National Cadet Corps NCC (Land)
National Cadet Corps NCC (Land)
Our main aim is to develop resourceful, responsible, resilient, loyal leaders and team players through fun and challenging military-related activities. It is our objective to develop a sense of national identity and social and moral domains in our cadets.
Highlights for the last 3 years:
Meridian Secondary School
2018 – NCC Unit Recognition (Distinction)
2017 – NCC Best Unit Competition (Silver)
Coral Secondary School
2016 – NCC Best Unit Competition (Silver)
Siglap Secondary School
2016 – NCC Best Unit Competition (Bronze)
Other teambuilding activities like kayaking, and combined Uniformed Group activities like camp, cycling expedition, outdoor cooking etc.
Values In Action (VIA): National Day Observance Ceremony
27 Senior Cadets and Cadet Leaders marched at the National Day Observance Ceremony, held at Pasir Ris Elias Community Centre (CC) on Sunday 6 Aug at 9 am. Deputy Prime Minister and Member of Parliament (MP) for Pasir Ris, Minister Teo Chee Hean officiated the ceremony as the Guest of Honour (GOH). The Parade Commander was C/2LT Julian Wong and the Regiment Sergeant Major was SSG Nasrullah. The Observance Ceremony is a biennial event whereby Meridian Secondary School had been invited to be part of it, with the residents of Pasir Ris West District.
Prior to the actual day, the Uniformed Groups (UGs) (comprising National Cadet Corps, National Civil Defence Cadet Corps and Red Cross Youths) and Band came down to the CC on Saturday 29 Jul morning for a rehearsal. The rest of the rehearsals were held at school, as we also practised for the National Day school parade held on National Day Eve. The three UGs had the privilege of being mentored for a couple of the sessions under the helpful guidance of East District Commander CPT Jeanette Yee and C/CPT Andy Mok from HQ NCC.
The UGs and Band led the Grassroots contingent in the Pasir Ris West District in the Parade Segment. Donning the Number 1 ceremonial uniforms, the cadets looked proud and smart as they stood on the hardcourt. A large portion of the hardcourt had been covered by a makeshift tentage, set up so that the parade could still go on, rain or shine. Onlookers, as well as the participants in the Grassroots contingent, showed their support by carrying and waving little Singapore flags during the parade.
During the ceremony, all of the audience were asked to salute for a panoramic camera photoshoot as part of NS50 to commemorate 50 years of NS and to thank generations of national servicemen. Everyone also showed their commitment to the country by singing the National Anthem and reciting the National Pledge in unison.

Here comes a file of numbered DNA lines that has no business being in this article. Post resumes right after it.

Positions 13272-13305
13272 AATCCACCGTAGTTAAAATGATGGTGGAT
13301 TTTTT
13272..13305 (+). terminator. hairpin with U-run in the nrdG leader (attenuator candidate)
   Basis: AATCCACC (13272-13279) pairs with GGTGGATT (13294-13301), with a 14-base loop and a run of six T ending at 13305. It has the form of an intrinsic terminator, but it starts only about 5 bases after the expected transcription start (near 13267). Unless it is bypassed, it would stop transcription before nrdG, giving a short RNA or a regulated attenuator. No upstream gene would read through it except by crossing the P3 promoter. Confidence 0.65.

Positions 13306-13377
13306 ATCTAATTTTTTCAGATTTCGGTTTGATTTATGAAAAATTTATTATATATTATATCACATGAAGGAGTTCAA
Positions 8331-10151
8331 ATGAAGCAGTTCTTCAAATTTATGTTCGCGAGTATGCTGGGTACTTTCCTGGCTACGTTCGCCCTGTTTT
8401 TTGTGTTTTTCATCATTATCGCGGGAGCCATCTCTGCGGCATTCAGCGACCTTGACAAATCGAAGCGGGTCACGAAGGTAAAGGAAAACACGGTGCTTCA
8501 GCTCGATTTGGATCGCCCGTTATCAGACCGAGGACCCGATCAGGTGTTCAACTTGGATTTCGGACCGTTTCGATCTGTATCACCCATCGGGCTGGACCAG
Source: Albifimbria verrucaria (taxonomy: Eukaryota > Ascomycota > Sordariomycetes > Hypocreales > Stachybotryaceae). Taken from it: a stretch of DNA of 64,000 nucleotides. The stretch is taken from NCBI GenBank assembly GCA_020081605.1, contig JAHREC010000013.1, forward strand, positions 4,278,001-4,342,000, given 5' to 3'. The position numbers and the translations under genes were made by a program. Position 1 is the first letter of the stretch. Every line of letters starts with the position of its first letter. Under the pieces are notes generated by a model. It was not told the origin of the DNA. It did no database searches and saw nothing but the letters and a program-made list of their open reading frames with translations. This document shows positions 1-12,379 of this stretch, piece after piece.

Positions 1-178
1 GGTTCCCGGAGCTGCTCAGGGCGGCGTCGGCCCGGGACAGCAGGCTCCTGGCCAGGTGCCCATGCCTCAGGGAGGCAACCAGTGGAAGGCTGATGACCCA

Through this VIA, cadets learnt and applied the values of responsibility and discipline. The experience instilled in them both a resilient mind and a committed heart. Moreover, it cultivated their ownership over their contribution to the community by taking part and marching in the Observance Ceremony in their neighbourhood.
|Parade Segment of Observance Ceremony|
|Photo shoot with DPM Teo and Principal|
“It was very nice for the organisers to have a shelter because the ceremonial uniform was already very hot, and to act as a precaution for rain… It was exciting, as it provided a very good chance for students to wear the No. 1 uniform.” – Haziq, Senior Cadet
“Overall, the parade was well organised… We did not have to wait long as the VIP arrived on time, and the whole thing ended early, which was great.” – Raushan, Cadet Leader
National Education (NE) Trail to Johore Battery and Changi Beach
Junior Cadets and Cadet Leaders from the National Cadet Corps (NCC) went together on a NE Trail, held at Johore Battery (also known as “The Bunker”) and Changi Beach Sook Ching site, on Tue 15 Aug. This was an opportunity to forge in them a strengthened loyalty to country and commitment to Singapore. It also provided them with a better understanding of military defence and the importance of the NE message: “We must ourselves defend Singapore. We are proud to defend Singapore ourselves, no one else is responsible for our security and well-being.”
The Johore Battery was a coastal artillery battery consisting of three large BL 15-inch Mk I British naval guns. Being the largest guns installed outside of Britain during World War II, they were all sadly destroyed before the British surrender to the Japanese in 1942. The one that stands there today is but a replica of what was installed in the 1930s. There was also a dummy 15-inch shell which the cadets could try their hand to lift off the ground to feel its weight, with the help of a pulley system.